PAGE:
Something I Lost That I’ll Never Get Back

“My mind still clung to the image of my wife. A thought crossed my mind: I didn’t even know if she were still alive. I knew only one thing—which I have learned well by now: Love goes very far beyond the physical person of the beloved. It finds its deepest meaning in his spiritual being, his inner self. Whether or not he is actually present, whether or not he is still alive at all, ceases somehow to be of importance.
I did not know whether my wife was alive, and I had no means of finding out (during all my prison life there was no outgoing or incoming mail); but at that moment it ceased to matter. There was no need for me to know; nothing could touch the strength of my love, my thoughts, and the image of my beloved. Had I known then that my wife was dead, I think that I would still have given myself, undisturbed by that knowledge, to the contemplation of her image, and that my mental conversation with her would have been just as vivid and just as satisfying. ‘Set me like a seal upon thy heart, love is as strong as death.’”

Viktor E. Frankl (Man’s Search for Meaning)

This idea was taken from Cheryl Strayed’s List of Writing Prompts. A little while back, I found Cheryl’s list and I’ve been having some fun writing these prompts every once in a while. It’s also nice because I’m able to stick to my blogging schedule even if I get held up on a certain post.

This week I originally planned for something else to be released, but it’s more challenging (and perhaps I’m being more of a perfectionist) than I had expected. All is well though, I think it’s worthwhile to take a break and allow my mind the space to latently answer the questions that my focused mind has been so desperately trying to answer.

When I first read this prompt, I instantly thought of all the typical answers: loved ones who passed away, relationships of the past, my treasured Pokémon card collection. While I believe that all of those would make an amazing post. I didn’t want to write something that I felt was obvious, so I spent some time reflecting on what I have truly lost that I cannot get back. Even the things I listed could be back in my possession, if I accept a loose definition of the word.

My loved ones who have passed away are locked away in my memory forever. In some ways, the past is the most pertinent existence. Nothing can change the fact that I shared unbelievably beautiful moments with everyone I‘ve lost, and I find comfort in knowing that everyone is still here. Just in the past. In a way, this brings me comfort because I still feel as if I have access to them. Although I have lost others in the present, their existence is forever stored in the past and that’s why I feel like I haven’t lost them forever.

Most of the things we believe are lost forever are simply permanently etched in the past, so in order to write about something I lost that I’ll never get back, I have to write about what has not “existed” in the physical world:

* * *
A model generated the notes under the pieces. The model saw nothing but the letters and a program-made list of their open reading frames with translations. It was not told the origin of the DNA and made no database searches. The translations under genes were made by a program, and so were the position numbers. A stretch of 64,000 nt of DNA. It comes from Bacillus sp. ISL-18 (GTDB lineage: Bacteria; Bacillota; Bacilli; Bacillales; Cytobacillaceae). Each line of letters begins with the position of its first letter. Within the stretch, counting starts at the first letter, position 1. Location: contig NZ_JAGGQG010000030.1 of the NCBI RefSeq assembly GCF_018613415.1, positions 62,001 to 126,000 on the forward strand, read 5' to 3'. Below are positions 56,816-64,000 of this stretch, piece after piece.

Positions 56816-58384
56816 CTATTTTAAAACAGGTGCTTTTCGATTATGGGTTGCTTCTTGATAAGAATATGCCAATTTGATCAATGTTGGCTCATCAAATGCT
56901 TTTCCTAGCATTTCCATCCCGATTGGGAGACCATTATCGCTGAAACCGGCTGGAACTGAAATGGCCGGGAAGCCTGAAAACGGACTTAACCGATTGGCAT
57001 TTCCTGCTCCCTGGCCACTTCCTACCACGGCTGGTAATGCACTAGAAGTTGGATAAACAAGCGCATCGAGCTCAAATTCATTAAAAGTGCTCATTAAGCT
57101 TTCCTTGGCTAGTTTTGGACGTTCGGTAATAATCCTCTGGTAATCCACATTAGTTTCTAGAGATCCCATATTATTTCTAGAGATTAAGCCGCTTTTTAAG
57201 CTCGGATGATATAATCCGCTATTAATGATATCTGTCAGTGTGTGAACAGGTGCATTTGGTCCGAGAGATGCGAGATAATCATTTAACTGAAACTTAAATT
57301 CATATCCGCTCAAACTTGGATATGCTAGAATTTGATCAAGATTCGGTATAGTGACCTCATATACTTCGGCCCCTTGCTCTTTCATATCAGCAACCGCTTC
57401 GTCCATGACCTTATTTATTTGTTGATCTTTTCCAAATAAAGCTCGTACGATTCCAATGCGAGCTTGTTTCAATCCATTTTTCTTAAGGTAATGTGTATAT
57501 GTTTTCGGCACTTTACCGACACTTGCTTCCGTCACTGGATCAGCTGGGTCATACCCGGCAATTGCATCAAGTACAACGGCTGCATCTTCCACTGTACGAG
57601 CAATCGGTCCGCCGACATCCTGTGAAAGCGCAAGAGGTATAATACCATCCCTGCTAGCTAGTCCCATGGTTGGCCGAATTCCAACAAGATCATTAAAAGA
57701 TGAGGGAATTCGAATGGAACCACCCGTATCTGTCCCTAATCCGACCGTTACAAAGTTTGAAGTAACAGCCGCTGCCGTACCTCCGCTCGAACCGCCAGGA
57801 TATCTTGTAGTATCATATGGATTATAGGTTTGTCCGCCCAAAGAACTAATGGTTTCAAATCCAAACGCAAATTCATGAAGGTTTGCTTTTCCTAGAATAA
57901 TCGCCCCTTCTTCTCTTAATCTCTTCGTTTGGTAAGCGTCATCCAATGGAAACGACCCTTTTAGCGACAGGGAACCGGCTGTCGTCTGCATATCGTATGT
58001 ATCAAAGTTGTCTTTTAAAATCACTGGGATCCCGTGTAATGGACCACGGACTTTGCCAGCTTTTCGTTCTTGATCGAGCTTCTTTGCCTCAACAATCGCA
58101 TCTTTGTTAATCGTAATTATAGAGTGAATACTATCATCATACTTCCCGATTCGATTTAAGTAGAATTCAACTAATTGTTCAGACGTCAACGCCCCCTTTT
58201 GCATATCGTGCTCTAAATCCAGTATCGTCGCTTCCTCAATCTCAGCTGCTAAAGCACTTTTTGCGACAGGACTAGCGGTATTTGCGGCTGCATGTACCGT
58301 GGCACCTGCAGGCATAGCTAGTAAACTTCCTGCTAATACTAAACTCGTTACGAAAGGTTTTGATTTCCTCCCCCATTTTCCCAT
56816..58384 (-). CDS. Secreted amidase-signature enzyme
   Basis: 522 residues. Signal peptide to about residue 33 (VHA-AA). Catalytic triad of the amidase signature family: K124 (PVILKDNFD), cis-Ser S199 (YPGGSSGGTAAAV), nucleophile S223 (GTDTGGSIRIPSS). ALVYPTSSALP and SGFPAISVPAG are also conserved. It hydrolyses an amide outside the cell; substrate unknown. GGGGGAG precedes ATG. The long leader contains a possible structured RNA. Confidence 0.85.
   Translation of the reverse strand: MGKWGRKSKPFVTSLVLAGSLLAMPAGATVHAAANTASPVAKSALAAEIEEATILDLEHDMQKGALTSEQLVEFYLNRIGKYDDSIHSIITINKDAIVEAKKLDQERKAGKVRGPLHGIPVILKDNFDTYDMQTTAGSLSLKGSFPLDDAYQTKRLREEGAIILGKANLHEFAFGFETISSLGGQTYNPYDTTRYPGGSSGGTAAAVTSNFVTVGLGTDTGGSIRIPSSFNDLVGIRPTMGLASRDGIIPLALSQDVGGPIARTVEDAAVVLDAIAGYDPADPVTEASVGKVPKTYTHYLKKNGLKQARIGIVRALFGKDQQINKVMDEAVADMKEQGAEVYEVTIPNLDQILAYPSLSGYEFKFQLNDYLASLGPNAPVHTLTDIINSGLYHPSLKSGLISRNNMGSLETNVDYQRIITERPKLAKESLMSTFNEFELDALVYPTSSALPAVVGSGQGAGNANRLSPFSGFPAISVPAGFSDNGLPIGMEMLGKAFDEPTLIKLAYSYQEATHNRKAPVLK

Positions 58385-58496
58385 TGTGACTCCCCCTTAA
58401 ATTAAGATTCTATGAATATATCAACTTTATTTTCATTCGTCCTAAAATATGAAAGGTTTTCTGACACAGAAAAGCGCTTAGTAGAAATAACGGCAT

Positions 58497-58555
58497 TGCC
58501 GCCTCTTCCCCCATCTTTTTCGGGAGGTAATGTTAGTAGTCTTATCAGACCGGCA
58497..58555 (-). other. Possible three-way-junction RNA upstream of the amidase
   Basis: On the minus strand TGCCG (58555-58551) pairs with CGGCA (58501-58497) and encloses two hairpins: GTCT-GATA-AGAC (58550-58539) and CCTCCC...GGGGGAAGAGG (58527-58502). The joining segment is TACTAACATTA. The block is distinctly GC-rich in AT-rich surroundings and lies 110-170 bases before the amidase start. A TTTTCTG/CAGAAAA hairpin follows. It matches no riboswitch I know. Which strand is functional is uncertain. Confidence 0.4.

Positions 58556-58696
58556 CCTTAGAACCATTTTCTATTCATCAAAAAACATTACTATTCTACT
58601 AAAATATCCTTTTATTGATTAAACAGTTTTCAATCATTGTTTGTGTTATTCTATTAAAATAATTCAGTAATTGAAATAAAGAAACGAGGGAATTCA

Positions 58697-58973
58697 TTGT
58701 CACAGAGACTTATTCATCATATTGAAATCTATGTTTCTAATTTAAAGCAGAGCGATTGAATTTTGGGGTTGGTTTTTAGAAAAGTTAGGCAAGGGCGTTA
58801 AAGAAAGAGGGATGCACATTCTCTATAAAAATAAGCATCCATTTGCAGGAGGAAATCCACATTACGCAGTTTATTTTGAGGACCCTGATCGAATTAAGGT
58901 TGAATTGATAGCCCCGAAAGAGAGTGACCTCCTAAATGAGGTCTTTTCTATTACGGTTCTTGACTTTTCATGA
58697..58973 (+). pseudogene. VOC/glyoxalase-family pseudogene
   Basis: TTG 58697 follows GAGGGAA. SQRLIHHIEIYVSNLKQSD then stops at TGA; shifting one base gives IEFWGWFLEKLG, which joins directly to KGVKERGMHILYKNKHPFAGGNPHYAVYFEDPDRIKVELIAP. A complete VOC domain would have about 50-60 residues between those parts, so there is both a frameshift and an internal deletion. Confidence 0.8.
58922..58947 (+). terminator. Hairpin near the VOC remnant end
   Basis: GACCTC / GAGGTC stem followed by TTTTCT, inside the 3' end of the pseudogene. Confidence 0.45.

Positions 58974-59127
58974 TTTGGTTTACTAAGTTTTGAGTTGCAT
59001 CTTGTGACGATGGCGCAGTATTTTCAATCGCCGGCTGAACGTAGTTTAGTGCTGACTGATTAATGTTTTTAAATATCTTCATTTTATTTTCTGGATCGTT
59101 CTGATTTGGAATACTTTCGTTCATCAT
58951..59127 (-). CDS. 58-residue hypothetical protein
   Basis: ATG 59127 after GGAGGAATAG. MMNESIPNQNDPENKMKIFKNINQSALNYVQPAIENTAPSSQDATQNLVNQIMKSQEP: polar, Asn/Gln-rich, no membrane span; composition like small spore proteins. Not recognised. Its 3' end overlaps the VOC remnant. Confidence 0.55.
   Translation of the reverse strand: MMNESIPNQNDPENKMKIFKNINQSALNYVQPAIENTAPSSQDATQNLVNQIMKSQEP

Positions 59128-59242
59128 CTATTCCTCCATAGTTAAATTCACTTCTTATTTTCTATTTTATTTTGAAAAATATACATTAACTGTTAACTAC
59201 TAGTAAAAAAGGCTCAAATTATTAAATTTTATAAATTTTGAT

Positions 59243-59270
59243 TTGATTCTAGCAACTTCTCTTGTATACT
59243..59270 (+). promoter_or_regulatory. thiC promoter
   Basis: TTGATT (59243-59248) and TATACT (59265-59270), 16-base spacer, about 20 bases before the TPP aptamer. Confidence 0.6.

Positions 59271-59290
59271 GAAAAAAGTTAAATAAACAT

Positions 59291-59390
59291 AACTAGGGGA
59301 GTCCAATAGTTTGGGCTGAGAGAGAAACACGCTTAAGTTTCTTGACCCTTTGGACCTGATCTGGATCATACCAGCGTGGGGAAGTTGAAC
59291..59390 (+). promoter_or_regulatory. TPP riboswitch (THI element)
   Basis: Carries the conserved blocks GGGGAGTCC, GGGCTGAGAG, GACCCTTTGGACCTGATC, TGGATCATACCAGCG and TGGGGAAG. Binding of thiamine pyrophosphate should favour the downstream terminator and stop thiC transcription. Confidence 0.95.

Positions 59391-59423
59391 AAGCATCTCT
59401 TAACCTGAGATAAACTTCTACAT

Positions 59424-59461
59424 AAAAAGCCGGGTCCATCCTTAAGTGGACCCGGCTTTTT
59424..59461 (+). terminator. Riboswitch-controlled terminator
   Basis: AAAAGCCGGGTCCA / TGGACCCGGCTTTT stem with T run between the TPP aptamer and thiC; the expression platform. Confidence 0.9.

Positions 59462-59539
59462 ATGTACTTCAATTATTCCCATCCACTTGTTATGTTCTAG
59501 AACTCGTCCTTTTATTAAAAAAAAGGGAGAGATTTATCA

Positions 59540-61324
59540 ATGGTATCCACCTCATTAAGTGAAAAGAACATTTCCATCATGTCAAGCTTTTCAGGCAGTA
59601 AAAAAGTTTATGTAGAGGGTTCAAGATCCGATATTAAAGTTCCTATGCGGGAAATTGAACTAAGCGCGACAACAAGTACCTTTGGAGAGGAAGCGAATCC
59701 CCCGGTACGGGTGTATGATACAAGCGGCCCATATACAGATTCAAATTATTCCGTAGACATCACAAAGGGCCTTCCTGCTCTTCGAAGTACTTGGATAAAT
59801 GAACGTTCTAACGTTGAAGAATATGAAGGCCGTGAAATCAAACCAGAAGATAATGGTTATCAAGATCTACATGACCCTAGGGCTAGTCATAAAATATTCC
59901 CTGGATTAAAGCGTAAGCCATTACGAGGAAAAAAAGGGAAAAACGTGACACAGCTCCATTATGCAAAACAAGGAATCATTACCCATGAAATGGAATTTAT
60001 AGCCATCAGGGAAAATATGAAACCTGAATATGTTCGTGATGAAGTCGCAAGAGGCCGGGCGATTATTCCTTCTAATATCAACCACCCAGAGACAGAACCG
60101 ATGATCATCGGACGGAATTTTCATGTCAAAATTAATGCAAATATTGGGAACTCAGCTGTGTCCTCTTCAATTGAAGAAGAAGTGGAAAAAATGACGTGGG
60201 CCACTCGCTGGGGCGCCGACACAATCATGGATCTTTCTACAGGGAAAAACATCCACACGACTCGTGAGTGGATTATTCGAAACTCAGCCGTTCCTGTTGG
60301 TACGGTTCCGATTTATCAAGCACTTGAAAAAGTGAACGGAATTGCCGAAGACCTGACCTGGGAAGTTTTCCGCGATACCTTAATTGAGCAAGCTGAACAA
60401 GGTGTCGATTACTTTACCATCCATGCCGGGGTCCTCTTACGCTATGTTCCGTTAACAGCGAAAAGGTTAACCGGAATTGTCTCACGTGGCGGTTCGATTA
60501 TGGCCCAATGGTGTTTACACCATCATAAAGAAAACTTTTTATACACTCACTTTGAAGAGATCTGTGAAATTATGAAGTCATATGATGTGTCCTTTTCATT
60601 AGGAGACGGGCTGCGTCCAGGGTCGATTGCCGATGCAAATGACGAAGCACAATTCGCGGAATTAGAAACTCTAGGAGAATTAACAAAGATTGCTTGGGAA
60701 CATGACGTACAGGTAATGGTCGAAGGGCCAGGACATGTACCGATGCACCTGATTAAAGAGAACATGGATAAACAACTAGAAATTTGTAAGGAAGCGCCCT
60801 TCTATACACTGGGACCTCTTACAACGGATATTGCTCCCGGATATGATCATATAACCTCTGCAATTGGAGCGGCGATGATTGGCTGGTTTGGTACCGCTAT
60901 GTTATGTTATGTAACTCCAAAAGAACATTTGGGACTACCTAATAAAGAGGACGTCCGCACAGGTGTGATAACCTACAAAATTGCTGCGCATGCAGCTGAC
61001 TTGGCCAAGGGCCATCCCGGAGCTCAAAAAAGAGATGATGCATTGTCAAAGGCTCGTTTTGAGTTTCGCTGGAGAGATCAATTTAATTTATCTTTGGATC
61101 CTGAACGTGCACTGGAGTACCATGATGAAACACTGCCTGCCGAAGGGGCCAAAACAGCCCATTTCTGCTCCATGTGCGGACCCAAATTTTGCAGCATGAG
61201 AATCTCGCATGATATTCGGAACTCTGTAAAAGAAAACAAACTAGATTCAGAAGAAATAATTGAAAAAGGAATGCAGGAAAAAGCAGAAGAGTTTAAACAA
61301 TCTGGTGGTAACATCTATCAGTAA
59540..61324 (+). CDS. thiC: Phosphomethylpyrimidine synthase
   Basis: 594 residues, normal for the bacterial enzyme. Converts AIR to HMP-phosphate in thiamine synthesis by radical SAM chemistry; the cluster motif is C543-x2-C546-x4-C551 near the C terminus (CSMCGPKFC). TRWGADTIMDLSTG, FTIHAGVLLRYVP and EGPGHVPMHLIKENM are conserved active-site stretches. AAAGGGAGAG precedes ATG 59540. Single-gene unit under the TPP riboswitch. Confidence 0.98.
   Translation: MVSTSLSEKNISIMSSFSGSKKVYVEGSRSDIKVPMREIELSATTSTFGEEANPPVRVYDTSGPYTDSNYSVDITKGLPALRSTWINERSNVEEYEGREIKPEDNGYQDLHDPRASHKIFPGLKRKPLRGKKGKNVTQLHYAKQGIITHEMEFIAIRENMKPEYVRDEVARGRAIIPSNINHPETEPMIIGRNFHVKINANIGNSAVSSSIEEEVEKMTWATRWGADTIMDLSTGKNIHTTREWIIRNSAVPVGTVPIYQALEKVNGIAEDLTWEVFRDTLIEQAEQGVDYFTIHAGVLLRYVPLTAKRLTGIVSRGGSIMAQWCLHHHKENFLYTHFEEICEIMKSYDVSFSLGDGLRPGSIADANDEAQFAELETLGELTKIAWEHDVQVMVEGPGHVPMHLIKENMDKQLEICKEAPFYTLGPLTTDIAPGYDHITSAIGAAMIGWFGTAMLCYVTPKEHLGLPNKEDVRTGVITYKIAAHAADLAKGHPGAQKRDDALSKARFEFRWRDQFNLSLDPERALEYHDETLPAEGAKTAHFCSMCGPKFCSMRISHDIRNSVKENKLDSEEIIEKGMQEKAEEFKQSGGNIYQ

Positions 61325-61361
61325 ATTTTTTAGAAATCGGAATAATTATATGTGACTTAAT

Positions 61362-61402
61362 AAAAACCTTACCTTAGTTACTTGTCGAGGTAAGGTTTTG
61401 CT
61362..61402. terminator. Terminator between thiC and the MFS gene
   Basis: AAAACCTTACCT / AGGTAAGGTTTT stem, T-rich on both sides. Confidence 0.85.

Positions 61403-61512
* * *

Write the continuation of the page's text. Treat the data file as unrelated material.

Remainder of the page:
I was raised with the idea of unconditional love all around me. Family, friends, or anyone who reached a certain level of intimacy could fall under the category of unconditional love. No matter what, this person would love and care for you simply because it is what people do. One could commit the most reprehensible actions, dedicate themselves to a life of sin, tear down the institutions around them, and if they are already loved then they will continue to be.

The unfortunate part of this is that unconditional love does not exist. My belief in unconditional love is something I lost and will never get back. The harsh and radical truth is that all people, no matter their relation to us, have conditions on which that relationship is bounded by. There are always limits and if we cross them, then we lose the precious love we once had. This is not to say love isn’t strong. It can have an incredibly high threshold, but a limit does exist.

We can see proof of this all around us. It’s a choice to accept it or not. For a long time, I rejected this idea.

As someone who believed wholeheartedly that unconditional love existed, learning the truth was a devastating realization. The potential freedom lost with the realization of conditional love felt like something akin to the loss of childhood. It’s like the belief in unconditional love gave me a seemingly uninterrupted bliss, which I know did not truly exist, but I mourn for nonetheless.

As upsetting as this realization is, I’m glad I had it. A phrase that I’ve been trying to live my life by lately is “if it can be destroyed by truth, then it ought to be,” and the truth is unconditional love is a fairytale that many parent’s teach their children. It’s just like Santa Clause or the Tooth-fairy, but believing in unconditional love could have devastating consequences.

After learning this, I’ve been able to treat people better. I understand my place in the world relative to other people and once I get past the mourning of the childhood fantasies, I find myself living at a higher capacity. By this I mean, I feel more connected to life itself. Living in truth bounds us by constraints, but ironically sets us free.

The question I have for myself now, is do I want to raise my future children with this belief or do I want them to discover it on their own? I could be wrong or I could be saving them tons of suffering. I guess that’s the eternal conflict of parenting.

I lost a belief and I know I can’t get it back, but loss is not always bad. Sometimes we need to let go of what’s holding us down.

By Chris

Dad. Teacher. Music Producer. Writer. Chemist. Trader.

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